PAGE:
Writers’ Social, 16th July 2009

It has been pointed out to me recently that a Writers’ Social has not been organised for a long while.

So the delightful Sara Baroni and I have organised one.

It’s in the Knights Templar pub in London on Thursday 16th July from 7pm till closing. In this pub at this time we will be drinking beer, and talking about the UK screenwriting industry.

Why not come along and do the same? All welcome.

Hope to see you there.

Second Stage Launch

So I was at the launch do for the Screenwriters’ Festival last night. This was actually the second launch. We reckon they can probably fit one more in before the festival itself, which is October 26th to 29th.

In addition to a glass of free wine (which always cheers me up) and some starspotting in the BAFTA bar, we got to see a few people talk including a couple of agents, two writers who are at the end of the beginning of their careers (or possibly the beginning of the middle), and Christopher Hampton.

The common theme running through all of these presentations was this though: it takes hard work to be successful. A lot of it.

Christopher Hampton hasn’t done too badly for himself. And he’s got a pretty good hit-rate for features – fully one in three of the films he’s written has actually been made.

Both of the new writers are several features plus change (sitcoms, dramas, etc.) written before starting to get any traction at all. And even now they’re only just starting to emerge from the fray.

So: Work hard. Repeat until successful.

The helpful advice is all really in aid of promoting the festival, though. I mean, that’s what a launch is for. And what you really want to know is: is it worth the cash?

In my opinion, yes. I’ve been for the last few years, and I’d say there’s two main reasons to go.

Firstly, there’s getting to hear from writers who make a living at this. A lot of them, in the same place at the same time. Learning what they did right and wrong helps you to avoid the mistakes they made and make brand new ones of your own.

Secondly you get to hang around with other writers at the same stage as you are. It’s as much of a social event as it is a learning one. And to be honest, that’s the most useful thing of all.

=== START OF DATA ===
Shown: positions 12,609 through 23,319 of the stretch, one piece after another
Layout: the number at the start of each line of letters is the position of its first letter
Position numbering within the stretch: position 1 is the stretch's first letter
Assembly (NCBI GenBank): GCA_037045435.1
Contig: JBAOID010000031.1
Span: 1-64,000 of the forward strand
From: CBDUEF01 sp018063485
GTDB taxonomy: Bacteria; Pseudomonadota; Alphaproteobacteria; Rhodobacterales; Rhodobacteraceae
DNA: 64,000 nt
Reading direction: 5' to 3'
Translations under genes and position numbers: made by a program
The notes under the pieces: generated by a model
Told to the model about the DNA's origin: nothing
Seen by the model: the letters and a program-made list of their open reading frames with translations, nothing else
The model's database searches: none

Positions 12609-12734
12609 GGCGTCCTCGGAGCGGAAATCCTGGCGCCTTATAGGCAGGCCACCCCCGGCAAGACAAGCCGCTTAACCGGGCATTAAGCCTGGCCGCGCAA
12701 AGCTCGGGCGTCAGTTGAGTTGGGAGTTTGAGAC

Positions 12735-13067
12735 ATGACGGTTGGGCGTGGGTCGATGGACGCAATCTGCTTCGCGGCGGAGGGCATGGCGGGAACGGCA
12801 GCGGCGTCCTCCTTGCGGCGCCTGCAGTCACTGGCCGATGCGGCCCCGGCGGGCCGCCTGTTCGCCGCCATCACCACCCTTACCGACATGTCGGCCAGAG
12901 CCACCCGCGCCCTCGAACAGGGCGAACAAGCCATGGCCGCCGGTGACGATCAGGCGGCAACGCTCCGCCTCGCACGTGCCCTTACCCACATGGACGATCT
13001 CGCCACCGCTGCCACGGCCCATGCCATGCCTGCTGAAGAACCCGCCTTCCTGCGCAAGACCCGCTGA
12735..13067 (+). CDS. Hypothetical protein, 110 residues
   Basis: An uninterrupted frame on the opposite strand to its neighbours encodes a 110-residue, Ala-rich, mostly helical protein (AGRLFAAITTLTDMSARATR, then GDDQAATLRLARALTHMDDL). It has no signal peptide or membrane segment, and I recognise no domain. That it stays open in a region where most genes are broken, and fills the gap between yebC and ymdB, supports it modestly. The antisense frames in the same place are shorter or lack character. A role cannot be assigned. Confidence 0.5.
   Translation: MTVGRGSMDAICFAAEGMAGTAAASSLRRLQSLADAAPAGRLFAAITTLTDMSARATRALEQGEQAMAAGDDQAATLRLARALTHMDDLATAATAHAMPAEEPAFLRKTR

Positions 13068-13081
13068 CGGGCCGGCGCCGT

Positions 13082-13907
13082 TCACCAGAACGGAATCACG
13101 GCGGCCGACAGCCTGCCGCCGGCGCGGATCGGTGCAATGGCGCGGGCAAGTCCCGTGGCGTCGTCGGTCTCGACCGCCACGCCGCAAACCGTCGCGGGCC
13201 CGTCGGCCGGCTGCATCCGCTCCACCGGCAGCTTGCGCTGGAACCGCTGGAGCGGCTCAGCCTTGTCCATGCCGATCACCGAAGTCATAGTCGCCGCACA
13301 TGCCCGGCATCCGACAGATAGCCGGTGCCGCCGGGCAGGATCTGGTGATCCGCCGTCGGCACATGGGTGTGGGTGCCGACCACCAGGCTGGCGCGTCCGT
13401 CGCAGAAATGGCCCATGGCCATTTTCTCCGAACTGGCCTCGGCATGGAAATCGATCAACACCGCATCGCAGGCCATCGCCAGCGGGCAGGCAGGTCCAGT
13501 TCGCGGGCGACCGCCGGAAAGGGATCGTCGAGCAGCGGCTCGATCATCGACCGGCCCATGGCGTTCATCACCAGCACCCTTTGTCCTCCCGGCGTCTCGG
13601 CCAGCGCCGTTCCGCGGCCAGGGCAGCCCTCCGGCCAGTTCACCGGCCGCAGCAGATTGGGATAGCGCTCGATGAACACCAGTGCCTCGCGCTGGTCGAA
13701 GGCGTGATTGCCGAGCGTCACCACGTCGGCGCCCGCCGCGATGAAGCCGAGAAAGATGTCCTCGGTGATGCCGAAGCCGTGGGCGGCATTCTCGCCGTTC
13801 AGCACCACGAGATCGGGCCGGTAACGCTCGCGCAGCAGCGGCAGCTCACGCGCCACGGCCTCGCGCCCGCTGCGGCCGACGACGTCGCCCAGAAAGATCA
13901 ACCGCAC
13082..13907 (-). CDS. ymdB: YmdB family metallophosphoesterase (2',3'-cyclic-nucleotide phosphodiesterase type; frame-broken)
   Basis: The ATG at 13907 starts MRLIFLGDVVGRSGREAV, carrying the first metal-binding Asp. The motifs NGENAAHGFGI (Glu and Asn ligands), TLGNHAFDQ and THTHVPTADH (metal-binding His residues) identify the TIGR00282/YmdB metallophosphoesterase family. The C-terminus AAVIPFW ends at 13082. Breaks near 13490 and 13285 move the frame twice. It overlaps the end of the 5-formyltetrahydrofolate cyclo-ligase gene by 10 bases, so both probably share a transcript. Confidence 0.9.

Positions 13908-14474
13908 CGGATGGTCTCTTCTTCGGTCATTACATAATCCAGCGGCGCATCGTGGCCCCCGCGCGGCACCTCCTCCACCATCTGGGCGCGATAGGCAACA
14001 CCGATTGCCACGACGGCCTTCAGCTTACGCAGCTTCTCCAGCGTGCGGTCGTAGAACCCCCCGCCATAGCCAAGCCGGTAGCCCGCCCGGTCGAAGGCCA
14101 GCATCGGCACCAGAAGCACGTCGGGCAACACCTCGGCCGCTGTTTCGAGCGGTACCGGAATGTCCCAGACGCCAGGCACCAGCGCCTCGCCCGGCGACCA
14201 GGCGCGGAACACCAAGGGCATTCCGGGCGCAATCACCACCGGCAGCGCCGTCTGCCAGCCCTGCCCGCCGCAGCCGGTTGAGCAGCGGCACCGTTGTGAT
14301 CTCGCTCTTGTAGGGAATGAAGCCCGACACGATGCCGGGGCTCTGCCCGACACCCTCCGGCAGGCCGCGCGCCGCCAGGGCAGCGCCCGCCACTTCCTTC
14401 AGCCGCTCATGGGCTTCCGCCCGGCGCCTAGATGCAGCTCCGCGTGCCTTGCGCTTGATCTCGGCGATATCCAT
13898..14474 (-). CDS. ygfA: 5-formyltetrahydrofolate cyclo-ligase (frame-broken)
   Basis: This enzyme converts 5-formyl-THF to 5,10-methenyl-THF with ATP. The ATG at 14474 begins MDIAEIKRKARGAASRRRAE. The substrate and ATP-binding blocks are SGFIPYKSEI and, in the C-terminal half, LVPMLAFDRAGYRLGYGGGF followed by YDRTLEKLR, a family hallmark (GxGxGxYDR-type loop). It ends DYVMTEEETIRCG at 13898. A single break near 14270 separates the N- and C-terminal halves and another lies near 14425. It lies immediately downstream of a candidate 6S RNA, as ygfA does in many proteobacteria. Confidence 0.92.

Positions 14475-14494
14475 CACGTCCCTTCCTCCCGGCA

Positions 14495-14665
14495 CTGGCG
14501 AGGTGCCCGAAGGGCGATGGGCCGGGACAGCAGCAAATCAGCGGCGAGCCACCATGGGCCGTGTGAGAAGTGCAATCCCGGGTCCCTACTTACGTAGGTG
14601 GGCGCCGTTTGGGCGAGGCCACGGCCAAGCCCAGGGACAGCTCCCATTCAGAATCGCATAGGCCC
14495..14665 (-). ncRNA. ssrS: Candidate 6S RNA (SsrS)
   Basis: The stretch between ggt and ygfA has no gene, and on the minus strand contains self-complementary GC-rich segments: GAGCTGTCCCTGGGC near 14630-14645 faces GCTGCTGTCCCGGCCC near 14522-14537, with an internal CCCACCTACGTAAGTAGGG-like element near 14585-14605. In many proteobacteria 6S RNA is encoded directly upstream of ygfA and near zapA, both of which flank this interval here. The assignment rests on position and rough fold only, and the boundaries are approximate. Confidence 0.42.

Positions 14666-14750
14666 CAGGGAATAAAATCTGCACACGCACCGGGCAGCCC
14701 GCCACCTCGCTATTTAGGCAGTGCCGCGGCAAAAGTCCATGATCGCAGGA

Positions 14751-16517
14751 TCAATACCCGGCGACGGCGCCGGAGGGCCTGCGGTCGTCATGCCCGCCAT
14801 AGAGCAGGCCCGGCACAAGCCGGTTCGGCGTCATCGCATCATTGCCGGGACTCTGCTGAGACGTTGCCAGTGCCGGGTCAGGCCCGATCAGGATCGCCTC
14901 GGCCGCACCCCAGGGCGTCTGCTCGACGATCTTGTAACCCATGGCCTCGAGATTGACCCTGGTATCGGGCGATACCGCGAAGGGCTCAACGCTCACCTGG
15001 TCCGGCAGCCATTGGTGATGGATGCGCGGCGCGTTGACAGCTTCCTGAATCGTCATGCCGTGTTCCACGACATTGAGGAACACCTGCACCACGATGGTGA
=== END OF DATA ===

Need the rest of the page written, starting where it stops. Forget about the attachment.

Other bloggers were at the event too, and I’m sure they’ll chuck in their two’pennorth over the next few days. As of right now, the only post available is at Phill’s place. It has the advantage over this one in that it also contains a diagram of sperm.

If you’re thinking of going, don’t forget that you can get funding from your local screen agency.

Hope to see you there.

Josh Friedman on the bubble

Creator/Showrunner/Sometime Blogger Josh Friedman of Terminator: The Sarah Connor Chronicles has posted about what it’s like being on the bubble.

Sadly, the show didn’t get renewed.

“Everyone says having your show cancelled is like a death but I’ve been dead before and at least when you’re dead you don’t get thrown off the Warner Bros. lot for haunting your old parking space. They probably mean it’s like the death of a friend or a family member but that shit only hurts when it’s YOUR friend or family member and even then it’s mitigated by age, lifestyle and whether that person was a Hollywood friend or a real one and whether that family member left you money.

“Losing your show is more like a surprise divorce where you get served papers in the morning and your (ex)wife is fucking Human Target by three in the afternoon using the same time slot your child was conceived in and also where she did that one thing that one time on your birthday.”

More at Josh’s blog.